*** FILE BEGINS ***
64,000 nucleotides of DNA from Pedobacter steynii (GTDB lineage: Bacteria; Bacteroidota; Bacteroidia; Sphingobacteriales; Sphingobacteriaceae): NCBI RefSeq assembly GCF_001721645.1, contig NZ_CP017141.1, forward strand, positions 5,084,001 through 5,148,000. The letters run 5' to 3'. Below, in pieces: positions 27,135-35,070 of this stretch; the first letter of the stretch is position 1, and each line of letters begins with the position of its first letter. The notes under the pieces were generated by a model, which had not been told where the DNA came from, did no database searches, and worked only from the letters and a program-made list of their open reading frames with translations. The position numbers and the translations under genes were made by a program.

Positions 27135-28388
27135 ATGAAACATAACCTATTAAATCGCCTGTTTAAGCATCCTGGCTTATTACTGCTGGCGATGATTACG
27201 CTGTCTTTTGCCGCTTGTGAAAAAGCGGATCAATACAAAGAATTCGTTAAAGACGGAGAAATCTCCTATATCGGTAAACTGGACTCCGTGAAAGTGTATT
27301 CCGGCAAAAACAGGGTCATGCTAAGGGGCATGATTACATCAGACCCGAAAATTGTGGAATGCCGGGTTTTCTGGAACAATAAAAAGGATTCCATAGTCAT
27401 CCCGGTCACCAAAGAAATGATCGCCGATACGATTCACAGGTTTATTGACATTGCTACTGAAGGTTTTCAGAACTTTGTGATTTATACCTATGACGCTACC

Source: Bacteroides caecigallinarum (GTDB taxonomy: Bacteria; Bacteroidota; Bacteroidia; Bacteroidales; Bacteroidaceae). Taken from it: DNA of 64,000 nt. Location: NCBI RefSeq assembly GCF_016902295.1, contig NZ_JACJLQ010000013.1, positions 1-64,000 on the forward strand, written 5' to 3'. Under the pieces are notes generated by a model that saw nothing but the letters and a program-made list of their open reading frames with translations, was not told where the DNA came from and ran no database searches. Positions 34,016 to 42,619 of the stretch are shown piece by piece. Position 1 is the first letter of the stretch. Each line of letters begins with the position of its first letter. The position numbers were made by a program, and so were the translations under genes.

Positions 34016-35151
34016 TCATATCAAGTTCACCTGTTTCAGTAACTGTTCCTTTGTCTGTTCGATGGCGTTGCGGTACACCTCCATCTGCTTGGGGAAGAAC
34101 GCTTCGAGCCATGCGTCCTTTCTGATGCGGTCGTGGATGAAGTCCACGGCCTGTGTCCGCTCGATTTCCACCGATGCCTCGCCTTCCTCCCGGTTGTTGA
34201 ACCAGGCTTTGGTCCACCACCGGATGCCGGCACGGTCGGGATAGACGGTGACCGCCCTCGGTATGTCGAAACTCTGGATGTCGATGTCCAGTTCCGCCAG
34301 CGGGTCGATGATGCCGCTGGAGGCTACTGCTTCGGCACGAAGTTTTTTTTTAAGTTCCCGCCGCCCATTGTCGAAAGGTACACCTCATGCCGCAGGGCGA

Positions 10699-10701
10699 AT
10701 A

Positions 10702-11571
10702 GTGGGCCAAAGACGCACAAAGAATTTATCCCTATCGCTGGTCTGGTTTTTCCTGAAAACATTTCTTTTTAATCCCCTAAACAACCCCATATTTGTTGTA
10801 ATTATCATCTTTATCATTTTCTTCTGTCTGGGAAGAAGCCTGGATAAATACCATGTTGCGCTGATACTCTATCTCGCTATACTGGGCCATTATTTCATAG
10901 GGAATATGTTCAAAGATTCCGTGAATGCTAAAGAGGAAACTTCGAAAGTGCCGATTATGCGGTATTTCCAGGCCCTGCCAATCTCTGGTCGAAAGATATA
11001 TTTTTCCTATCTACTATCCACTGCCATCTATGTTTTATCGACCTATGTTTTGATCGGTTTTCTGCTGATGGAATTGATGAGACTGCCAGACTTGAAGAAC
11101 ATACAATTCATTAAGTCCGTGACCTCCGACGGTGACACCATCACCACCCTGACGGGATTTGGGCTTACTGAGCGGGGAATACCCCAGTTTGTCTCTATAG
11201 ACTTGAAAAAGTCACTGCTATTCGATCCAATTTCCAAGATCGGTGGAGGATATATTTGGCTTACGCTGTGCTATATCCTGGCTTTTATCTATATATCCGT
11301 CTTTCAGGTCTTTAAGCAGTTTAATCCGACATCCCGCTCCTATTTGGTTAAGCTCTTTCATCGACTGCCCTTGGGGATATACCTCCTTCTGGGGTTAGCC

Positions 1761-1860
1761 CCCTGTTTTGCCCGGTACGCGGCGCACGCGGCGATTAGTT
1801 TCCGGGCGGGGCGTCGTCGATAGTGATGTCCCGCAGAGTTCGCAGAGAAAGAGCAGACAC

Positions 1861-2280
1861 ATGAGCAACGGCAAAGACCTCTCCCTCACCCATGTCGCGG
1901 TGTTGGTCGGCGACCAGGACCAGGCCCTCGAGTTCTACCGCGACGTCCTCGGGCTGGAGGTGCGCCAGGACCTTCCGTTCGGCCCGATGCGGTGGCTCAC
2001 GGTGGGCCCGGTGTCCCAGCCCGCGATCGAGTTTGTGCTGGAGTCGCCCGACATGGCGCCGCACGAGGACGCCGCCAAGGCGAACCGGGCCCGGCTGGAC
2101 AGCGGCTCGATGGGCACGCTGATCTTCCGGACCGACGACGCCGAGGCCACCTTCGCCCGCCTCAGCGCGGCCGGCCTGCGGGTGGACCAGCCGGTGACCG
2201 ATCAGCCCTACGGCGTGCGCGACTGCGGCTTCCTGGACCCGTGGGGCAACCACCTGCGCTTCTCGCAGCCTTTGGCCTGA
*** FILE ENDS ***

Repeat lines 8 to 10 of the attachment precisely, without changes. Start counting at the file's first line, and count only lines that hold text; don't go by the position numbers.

Positions 34016-35151
34016 TCATATCAAGTTCACCTGTTTCAGTAACTGTTCCTTTGTCTGTTCGATGGCGTTGCGGTACACCTCCATCTGCTTGGGGAAGAAC
34101 GCTTCGAGCCATGCGTCCTTTCTGATGCGGTCGTGGATGAAGTCCACGGCCTGTGTCCGCTCGATTTCCACCGATGCCTCGCCTTCCTCCCGGTTGTTGA